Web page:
Ah ha. She’s still turned on, and seems to be in a tree or bush. But which tree or bush? There were dozens. Hundreds maybe. And from the silence and the picture I concluded she was upside down. The Mini does have one nice feature that if it’s upside down the motors turn off. This can prevent a lot of damage. I’ve had other drones that would thrash around in trees, chopping off branches and damaging props and motors. No, I don’t make a habit of flying into trees, but new drone fliers don’t understand that trees are magnetic and pull drones into them. They learn quickly.

While kind of standing there staring at trees, I realized that the Mini has a Find My Drone feature. I’ve never needed it before. First job was to navigate the menus to find the Find My Drone feature, and then find the correct way to use the Find My Drone feature after selecting the Find My Drone feature.

First it showed me two dots, being me with the remote controller, and Minnie. That seemed good, but when I moved, nothing changed. Then I tapped on something that said Use Other Maps. Why I did that I’m not sure, but it was a Good Thing. Now I had two dots, one of which moved when I did. As I wandered around, it was taking me to a point behind where I’d taken off. This can’t be right I thought. The GPS is being affected by that big hill in front of me. But the more I wandered around, the more it seemed I had been looking in the wrong place.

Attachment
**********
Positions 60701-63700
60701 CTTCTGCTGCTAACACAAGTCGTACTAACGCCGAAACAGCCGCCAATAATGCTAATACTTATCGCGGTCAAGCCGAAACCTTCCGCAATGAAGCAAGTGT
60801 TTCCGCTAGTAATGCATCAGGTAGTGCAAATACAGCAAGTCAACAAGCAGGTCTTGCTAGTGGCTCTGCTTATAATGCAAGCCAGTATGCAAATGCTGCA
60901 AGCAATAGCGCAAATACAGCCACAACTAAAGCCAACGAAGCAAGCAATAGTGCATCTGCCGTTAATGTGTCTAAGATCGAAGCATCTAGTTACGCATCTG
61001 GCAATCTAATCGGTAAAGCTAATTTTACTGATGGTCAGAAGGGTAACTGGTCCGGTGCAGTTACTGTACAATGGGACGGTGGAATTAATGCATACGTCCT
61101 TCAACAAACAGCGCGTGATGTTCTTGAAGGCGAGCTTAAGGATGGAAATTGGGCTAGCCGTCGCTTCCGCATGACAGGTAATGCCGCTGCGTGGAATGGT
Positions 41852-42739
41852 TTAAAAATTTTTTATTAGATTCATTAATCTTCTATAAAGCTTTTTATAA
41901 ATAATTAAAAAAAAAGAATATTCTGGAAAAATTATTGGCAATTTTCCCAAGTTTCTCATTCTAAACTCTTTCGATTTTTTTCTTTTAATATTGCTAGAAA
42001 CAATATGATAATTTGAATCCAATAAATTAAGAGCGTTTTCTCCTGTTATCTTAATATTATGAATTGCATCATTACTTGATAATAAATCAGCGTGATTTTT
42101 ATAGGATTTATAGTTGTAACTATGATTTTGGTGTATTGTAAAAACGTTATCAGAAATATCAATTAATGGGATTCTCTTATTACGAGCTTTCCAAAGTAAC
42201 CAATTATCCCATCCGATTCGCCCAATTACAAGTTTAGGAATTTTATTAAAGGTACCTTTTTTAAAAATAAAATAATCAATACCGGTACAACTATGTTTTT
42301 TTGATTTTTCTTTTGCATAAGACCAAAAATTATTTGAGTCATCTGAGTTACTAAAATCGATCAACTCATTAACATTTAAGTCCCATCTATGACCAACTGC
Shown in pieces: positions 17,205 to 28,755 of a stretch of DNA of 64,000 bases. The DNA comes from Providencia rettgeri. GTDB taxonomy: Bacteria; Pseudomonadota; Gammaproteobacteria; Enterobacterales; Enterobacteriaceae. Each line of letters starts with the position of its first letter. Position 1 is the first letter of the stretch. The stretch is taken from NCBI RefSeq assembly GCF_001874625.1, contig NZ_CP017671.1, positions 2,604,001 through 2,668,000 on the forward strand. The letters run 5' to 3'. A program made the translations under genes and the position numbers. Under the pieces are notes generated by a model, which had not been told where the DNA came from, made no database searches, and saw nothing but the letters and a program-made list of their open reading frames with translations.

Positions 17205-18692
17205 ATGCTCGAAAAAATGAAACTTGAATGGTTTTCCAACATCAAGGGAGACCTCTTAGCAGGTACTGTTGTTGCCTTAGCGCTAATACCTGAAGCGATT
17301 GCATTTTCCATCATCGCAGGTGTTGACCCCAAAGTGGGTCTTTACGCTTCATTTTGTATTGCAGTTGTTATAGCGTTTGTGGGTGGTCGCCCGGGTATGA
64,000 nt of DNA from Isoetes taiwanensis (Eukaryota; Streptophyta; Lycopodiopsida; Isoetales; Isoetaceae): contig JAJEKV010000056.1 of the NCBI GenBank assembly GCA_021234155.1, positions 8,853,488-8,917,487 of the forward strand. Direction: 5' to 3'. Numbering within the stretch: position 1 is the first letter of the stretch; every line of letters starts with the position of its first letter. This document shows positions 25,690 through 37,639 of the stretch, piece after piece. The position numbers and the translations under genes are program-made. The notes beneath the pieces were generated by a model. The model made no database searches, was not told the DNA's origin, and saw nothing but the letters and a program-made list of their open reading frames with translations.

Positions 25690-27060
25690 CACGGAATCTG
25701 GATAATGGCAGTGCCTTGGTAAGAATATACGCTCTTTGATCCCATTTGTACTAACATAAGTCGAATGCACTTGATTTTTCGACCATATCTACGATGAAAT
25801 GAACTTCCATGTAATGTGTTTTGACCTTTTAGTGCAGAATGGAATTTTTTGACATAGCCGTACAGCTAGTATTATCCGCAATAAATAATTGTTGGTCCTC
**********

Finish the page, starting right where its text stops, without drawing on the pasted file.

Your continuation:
And I’m thinking, if Minnie is where the map says she is, then she went backwards not forwards, over my head and straight into the big tree behind me. What The…?

Then I found the feature that makes the drone beep and flash its lights. I tapped that. I could vaguely hear something, but my hearing’s not great, plus there were people zipping around on motorbikes, obliterating any chance I had of hearing Minnie beeping for help.

Long story short… I was there more than an hour wandering around, looking in trees from all angles, peering into bushes in people’s gardens, and generally standing still looking confused. I’d been there so long I almost gave up. But I felt like I was looking for a lost sheep, and I wasn’t going to abandon her so long as I could still hear her. Not that I’ve ever lost any sheep you understand. Drones yes. Sheep no.

Now, I was aware that people were watching me without wanting to look like they were watching me. I think they wanted to be sure I wasn’t the kind of nasty farang who eats Thai people for breakfast. Eventually a guy plucked up enough courage to stand next to me. Duh Lone he said. Yes, I confirmed. D’Rone. Then he asked if I would pay a certain amount of money if someone found my drone and returned it to me. I confirmed I would. No need to haggle. It was a tiny fraction of the replacement cost.